Referring to FIGS. 3 and 4, the support arm 8 has a portion of an inverted U-shaped cross section to define a convex outer surface 20. Depending from the centre of the U-shaped portion is a generally straight portion 21. As seen in FIG. 3, the support arm 8 has a plurality of transverse partitions 22 spaced apart along the axis of the arm 8 and extending across the U-shaped portion 20, to define a plurality of downwardly-open boxes 23 for strength. The convex outer surface 20 allows smooth air flow thereover.
In use, the downwardly-depending portion 21 supports electrical wires which extend from the outer ring 2 to an associated fan motor.
A number of different stator configurations are possible and these are exemplified in FIGS. 7A-D,
The first form, 9 of stator blade extends radially between the inner 5 and the outer ring 3. The trailing edge 10 is substantially straight and the leading edge, as previously described is curved.
Referring now to FIG. 7B, a second form 19 of stator blade will now be described. The stator blade 19, similar to stator blade 9, extends generally radially between the inner ring 5 and the outer ring 3. The edges 110,111 of the stator blade 19 are substantially parallel to one another for approximately the first 50% of the radial extent of the stator blade 19 from the inner ring 5 to the outer ring 3. Thereafter, the edges diverge substantially symmetrically from a radial medial line 112. Thus, at the outer ring 3, the circumferential extent of the stator blade 19 is approximately twice the circumferential extent of the stator blade at the inner ring 5. The chord length between the edges of each stator blade is substantially constant over the inner 50% of the extent of the blade, and increases with distance from the inner ring over the outer extent.
Turning now to FIG. 7C, a third form of stator blade 29 will now be described, having a medial line 212 which extends radially in a root zone at the inner ring 5 and then curving clockwise, so that the intersection of the medial line 212 with the passage member 2 is offset in a clockwise direction from the root zone. Stator blade 29 is said to be skewed in a clockwise direction.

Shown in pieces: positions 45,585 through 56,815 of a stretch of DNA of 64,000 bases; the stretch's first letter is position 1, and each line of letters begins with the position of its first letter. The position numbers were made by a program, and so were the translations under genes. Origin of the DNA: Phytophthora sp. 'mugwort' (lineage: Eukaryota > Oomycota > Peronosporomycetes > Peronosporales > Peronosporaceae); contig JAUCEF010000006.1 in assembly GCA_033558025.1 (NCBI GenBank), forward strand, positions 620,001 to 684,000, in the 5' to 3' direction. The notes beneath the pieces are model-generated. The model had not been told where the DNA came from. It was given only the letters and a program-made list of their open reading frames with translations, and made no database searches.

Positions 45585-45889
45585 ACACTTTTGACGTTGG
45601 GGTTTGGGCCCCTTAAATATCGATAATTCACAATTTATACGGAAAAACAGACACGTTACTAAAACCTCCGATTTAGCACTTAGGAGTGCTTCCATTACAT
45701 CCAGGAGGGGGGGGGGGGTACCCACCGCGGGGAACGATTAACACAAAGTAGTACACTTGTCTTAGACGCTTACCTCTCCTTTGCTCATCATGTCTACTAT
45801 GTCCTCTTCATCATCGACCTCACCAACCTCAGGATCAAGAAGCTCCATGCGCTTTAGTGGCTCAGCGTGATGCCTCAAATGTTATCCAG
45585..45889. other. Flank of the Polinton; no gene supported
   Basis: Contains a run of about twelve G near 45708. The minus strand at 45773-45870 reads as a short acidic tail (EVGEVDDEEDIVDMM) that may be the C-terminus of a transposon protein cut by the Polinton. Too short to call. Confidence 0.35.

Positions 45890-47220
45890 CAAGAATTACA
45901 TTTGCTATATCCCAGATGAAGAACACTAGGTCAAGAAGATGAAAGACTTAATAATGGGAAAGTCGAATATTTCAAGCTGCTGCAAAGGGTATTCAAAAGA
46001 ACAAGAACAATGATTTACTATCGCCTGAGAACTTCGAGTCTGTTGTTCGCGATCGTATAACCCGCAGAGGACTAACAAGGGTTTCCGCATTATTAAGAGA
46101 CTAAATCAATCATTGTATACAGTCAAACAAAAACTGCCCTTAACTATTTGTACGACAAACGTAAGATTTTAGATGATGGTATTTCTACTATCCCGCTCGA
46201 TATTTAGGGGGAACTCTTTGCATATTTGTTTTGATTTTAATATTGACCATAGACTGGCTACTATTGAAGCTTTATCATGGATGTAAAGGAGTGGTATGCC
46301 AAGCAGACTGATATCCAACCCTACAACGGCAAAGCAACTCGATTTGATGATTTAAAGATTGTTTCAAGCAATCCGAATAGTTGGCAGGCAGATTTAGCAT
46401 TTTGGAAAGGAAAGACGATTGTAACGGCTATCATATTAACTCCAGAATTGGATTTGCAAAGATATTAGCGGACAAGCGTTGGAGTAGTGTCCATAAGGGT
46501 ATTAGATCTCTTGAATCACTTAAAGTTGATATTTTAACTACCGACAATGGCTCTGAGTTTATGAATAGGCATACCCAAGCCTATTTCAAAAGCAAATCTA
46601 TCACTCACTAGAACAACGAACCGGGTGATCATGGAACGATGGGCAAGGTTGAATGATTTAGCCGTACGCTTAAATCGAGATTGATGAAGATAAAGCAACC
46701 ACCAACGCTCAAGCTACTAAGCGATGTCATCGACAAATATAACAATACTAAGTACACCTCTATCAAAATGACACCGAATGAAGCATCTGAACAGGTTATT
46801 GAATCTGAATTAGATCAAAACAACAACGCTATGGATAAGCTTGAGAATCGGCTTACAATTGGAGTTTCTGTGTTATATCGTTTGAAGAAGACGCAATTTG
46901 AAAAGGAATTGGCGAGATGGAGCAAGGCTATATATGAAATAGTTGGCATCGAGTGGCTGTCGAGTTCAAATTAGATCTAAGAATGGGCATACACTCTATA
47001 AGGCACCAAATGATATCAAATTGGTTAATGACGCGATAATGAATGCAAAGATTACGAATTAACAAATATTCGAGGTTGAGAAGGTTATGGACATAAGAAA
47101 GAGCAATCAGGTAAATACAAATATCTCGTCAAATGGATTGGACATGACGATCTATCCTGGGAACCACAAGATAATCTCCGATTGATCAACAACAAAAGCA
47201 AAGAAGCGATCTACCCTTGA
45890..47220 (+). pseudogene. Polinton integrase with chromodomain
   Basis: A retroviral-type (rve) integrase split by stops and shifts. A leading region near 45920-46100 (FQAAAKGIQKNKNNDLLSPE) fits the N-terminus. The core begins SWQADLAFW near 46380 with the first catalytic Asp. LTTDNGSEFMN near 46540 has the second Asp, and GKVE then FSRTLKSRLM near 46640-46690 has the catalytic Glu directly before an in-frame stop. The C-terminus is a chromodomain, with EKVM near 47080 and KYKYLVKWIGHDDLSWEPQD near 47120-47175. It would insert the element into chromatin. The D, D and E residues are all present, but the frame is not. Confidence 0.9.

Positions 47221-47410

A fourth form of stator blade 39, shown in FIG. 7D, is skewed in an Counter clockwise fashion. Thus, the medial line 312 of stator blade 39 curves anticlockwise (viewed as seen in FIG. 7D).
As with stator blade 19 shown in FIG. 7B, the stator blades 29 and 39 have a constant chord length over approximately the inner 50% of the blade and the chord length increases with distance from the inner ring in the outer part.
It has been found by analysis, and confirmed experimentally that the best performance of stator is realised when the surface area of each stator blade is less than 30% of the surface area of a fan blade. More precisely, the surface area of a stator blade should be greater than 15% and less than 30% of the surface area of a blade.
Taking the stator as a whole and the fan blades as a whole, the total surface area of the stator blades should be no more than 75% of the total surface area of the fan blades.
Although the invention envisages a number of different types of stator blade cross-section, one advantageous stator blade has one substantially flat surface in the cross-section, this surface forming the active surface for straightening the air flow whereas the opposite, so-called passive surface is curved. The active surface is the surface upon which rotational components of air flow from the fan are incident. Thus the active surface opposes the direction of rotation of the fan. Where the stator itself is linear, the result will be a first planar surface forming the active surface, and a second opposing curved surface. It will of course be understood that the stator blades need not be linear but could in fact be curved.
Referring to FIG. 8 a perspective view of a first straight stator blade 200 is shown, having a first planar 201 and a second opposing curved face 202. FIG. 9 shows a front elevation of the blade 200 with section lines A-A' and B-B'. FIGS. 10A and 10B show respective cross-sections along the section lines A-A' and B-B' of FIG. 9.